Therapeutic role of methotrexate in pediatric Crohn’s disease

  • Zlatko Djurić Division of Gastroenterology, Children’s Hospital, Faculty of Medicine, University of Niš, Niš, Serbia
  • Ljiljana Šaranac Division of Endocrinology, Children’s Hospital, Faculty of Medicine, University of Niš, Niš, Serbia
  • Ivana Budić Clinic for Pediatric Surgery and Orthopedics, Faculty of Medicine, University of Niš, Niš, Serbia https://orcid.org/0000-0001-5364-924X
  • Voja Pavlović Institute of Physiology, Faculty of Medicine, University of Niš, Niš, Serbia
  • Jelena Djordjević Faculty of Medicine, University of Niš, Niš, Serbia
Keywords: Methotrexate, Crohn’s disease, children, therapy, MTX, thiopurines, immunomodulator, remission

Abstract

The main role of therapy in Crohn’s disease (CD) is to achieve long-term clinical remission, and to allow for normal growth and development of children. The immunomodulatory drugs used for the maintenance of remission in CD include thiopurines (azathioprine and 6-mercaptopurine) and methotrexate (MTX). Development of hepatosplenic T-cell lymphoma in some patients with inflammatory bowel disease, treated with thiopurines only or in combination with anti-tumor necrosis factor agents, resulted in a growing interest in the therapeutic application of MTX in children suffering from CD. This review summarizes the literature on the therapeutic role of MTX in children with CD. MTX is often administered as a second-line immunomodulator, and 1-year clinical remission was reported in 25–69% of children with CD after excluding for the use of thiopurines. Initial data on MTX effectiveness in mucosal healing, and as a first-line immunomodulator in pediatric patients with CD, are promising. A definite conclusion, however, may only be made on the basis of additional research with a larger number of subjects.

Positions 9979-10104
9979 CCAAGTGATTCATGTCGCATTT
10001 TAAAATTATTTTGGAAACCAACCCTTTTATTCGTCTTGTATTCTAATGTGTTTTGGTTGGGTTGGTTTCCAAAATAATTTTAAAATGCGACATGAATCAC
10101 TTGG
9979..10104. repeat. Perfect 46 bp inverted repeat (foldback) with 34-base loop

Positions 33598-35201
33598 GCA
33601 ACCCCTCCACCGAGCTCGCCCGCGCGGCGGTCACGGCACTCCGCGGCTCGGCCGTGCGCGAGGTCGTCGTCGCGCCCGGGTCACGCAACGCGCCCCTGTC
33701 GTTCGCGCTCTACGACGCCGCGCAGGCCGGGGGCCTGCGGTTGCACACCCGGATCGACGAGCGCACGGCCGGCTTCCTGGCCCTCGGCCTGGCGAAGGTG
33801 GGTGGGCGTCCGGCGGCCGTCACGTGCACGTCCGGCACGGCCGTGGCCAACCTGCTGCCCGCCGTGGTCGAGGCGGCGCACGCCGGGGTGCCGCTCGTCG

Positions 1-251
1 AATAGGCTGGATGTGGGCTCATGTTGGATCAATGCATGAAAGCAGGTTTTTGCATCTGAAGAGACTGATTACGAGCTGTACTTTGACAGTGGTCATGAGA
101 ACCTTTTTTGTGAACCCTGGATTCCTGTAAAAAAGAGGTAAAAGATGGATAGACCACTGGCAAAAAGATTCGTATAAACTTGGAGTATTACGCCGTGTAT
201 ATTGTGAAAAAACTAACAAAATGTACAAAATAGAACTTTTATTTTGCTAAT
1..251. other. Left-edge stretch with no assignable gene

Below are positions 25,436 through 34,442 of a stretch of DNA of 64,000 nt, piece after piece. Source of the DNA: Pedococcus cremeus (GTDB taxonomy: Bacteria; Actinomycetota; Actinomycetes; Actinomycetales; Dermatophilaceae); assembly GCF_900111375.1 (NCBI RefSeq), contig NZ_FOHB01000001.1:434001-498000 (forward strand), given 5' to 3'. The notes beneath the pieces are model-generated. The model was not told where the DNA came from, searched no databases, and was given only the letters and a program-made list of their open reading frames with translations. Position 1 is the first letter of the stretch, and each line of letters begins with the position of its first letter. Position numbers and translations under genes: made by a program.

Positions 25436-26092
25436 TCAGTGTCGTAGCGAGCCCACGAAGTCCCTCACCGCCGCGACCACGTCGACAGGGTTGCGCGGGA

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Author Biographies

Zlatko Djurić, Division of Gastroenterology, Children’s Hospital, Faculty of Medicine, University of Niš, Niš, Serbia
Division of Gastroenterology
Ljiljana Šaranac, Division of Endocrinology, Children’s Hospital, Faculty of Medicine, University of Niš, Niš, Serbia
Division of Endocrinology

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Therapeutic role of methotrexate in pediatric Crohn’s disease
Published
2018-08-01
How to Cite
1.
Djurić Z, Šaranac L, Budić I, Pavlović V, Djordjević J. Therapeutic role of methotrexate in pediatric Crohn’s disease. Bosn J of Basic Med Sci [Internet]. 2018Aug.1 [cited 2020Sep.19];18(3):211-6. Available from: https://bjbms.org/ojs/index.php/bjbms/article/view/2792
Section
Reviews

INTRODUCTION

Crohn’s disease (CD) is an inflammatory disease of the gastrointestinal tract with a growing global incidence, ranging from 2.5 to 11.4 per 100,000 in the pediatric population [1]. CD is characterized by a spectrum of inflammatory lesions of the gastrointestinal tract mucosa, with mild aphthous ulcerations at one end, and severe deep serpiginous ulcers and cobblestoning at the other end of spectrum (Figure 1 and 2). More aggressive forms of CD are observed in children compared to adults. Furthermore, the course of the disease may vary between patients and it may significantly affect not only the quality of life, but also the growth and development of children.